Donors are impurity atoms that have an extra electron in comparison to the substrate material. For silicon, which has four electrons in its outer orbital, any pentavalent impurity atom (such as phosphorous) is a donor as they have five electrons in their outer orbitals. These donor atoms are added to the substrate in one of many different ways and are typically at concentration levels of 10^12 - 10^18 atoms per cubic centimeter. Any higher concentration levels and you start to create an alloy versus a doped semiconductor.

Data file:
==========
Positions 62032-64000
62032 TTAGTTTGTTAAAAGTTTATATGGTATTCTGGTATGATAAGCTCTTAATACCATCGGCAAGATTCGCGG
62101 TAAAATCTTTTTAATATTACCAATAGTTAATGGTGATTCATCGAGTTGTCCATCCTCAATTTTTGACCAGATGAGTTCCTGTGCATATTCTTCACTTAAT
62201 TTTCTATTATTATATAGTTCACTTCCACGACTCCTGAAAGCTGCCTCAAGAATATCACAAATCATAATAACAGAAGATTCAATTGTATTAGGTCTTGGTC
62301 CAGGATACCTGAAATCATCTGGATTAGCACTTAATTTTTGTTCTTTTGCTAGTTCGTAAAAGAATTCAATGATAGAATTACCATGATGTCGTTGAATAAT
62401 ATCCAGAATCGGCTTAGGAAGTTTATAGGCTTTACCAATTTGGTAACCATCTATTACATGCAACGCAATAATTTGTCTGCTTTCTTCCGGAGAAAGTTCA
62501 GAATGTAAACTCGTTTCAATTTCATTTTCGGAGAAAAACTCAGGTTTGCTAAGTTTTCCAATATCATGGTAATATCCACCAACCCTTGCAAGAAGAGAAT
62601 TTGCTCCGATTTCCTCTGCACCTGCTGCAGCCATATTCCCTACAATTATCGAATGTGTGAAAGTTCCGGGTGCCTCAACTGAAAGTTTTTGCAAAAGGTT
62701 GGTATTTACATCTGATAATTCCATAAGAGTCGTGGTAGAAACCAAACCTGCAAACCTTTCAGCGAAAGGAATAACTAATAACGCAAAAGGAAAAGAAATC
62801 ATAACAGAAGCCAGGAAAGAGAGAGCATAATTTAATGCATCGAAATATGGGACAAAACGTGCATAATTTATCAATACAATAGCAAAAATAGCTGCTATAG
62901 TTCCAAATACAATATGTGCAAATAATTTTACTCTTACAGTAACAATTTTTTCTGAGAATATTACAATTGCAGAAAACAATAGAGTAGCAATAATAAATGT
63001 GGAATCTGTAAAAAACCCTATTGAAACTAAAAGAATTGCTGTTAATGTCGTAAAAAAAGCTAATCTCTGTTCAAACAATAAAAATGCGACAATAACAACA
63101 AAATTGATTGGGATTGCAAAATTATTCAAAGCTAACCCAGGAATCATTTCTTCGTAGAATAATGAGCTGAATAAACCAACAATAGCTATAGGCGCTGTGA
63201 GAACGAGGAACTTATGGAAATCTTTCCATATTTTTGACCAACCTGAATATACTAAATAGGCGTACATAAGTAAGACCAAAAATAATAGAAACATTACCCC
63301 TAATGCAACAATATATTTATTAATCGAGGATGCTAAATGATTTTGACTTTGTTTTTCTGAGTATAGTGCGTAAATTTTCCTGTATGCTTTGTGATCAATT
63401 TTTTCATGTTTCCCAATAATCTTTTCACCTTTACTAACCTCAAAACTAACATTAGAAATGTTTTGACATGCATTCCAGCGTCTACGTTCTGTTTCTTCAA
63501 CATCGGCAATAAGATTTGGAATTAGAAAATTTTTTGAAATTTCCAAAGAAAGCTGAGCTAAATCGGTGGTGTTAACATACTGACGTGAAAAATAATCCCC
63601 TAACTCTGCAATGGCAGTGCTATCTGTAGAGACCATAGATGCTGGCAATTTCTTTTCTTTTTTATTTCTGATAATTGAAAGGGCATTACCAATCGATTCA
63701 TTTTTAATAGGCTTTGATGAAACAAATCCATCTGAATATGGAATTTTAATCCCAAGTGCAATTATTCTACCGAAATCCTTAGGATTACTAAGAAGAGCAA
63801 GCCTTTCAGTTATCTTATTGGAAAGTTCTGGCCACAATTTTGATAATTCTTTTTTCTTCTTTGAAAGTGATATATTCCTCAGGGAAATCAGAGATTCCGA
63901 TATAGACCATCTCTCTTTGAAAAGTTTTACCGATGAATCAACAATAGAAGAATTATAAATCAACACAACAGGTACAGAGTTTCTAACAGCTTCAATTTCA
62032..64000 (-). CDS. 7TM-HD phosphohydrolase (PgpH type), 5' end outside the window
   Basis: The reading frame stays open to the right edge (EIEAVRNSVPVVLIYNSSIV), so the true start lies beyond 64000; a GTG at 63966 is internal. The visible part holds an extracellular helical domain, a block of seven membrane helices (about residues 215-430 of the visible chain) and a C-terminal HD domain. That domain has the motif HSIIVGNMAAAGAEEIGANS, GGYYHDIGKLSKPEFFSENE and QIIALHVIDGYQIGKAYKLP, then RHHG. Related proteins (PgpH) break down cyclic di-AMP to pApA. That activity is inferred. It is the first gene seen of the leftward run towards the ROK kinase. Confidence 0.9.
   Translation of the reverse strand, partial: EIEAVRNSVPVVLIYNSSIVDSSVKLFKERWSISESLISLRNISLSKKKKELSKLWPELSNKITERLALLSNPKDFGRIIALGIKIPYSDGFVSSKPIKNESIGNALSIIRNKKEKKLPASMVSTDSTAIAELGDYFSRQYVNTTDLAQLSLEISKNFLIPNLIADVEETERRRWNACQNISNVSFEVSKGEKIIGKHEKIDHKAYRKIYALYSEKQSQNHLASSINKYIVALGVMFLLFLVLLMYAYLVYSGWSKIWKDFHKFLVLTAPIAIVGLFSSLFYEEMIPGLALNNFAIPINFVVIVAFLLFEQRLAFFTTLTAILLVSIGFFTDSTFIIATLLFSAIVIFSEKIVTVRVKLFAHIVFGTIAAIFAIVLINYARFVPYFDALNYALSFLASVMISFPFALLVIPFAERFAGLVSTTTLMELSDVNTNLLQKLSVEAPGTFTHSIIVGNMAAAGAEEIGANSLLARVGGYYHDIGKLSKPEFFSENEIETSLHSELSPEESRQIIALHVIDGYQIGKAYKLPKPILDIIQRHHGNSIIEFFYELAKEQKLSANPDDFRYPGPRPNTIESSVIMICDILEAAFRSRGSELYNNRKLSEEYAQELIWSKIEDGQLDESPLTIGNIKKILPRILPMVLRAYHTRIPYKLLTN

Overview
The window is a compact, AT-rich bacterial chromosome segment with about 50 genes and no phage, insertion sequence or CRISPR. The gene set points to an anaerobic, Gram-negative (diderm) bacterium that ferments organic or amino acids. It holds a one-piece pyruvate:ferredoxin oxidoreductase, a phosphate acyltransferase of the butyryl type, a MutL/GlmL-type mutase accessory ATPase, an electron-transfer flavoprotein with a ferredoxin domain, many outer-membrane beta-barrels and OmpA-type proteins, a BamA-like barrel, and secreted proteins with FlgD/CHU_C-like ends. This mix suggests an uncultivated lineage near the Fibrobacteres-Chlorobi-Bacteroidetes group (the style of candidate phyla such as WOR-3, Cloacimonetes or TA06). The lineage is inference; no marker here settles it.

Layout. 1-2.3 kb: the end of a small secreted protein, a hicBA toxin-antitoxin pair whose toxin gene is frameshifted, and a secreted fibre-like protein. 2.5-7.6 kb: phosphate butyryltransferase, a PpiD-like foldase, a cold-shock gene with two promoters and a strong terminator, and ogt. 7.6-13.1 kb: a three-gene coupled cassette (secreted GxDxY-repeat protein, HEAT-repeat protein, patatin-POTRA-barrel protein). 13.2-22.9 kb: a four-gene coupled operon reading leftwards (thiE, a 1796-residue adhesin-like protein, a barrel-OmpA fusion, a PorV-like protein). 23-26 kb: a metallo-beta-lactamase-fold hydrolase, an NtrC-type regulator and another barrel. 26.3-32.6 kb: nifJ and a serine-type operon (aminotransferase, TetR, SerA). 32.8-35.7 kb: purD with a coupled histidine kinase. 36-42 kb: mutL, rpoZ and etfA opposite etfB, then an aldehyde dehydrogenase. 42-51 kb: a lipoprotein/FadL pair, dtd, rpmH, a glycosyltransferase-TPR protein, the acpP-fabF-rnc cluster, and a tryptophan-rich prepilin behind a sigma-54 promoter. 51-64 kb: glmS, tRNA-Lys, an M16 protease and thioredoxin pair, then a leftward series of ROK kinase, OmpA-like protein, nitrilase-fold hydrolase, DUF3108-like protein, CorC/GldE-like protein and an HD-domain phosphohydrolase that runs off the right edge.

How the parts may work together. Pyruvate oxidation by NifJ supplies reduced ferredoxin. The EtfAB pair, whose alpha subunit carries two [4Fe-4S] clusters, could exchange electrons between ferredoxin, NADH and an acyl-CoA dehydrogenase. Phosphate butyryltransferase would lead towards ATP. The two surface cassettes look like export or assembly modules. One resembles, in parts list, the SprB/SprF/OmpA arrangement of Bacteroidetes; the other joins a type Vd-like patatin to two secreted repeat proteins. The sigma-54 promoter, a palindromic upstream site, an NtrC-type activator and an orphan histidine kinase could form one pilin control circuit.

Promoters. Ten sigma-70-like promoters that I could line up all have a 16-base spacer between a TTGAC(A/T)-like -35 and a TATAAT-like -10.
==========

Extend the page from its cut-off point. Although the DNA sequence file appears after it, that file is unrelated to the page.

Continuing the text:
Donors are pentavalent impurity atoms that give up an electron. They are added during the doping process to create a n-type semiconductor.
Electronic Devices : Conventional Current Version, 9th Edition by Thomas L. Floyd
Diffused impurities with five valence electrons are called donor atoms.
Electronic Devices and Circuit Theory, 11th Edition by Robert L. Boylestad & Louis Nashelsky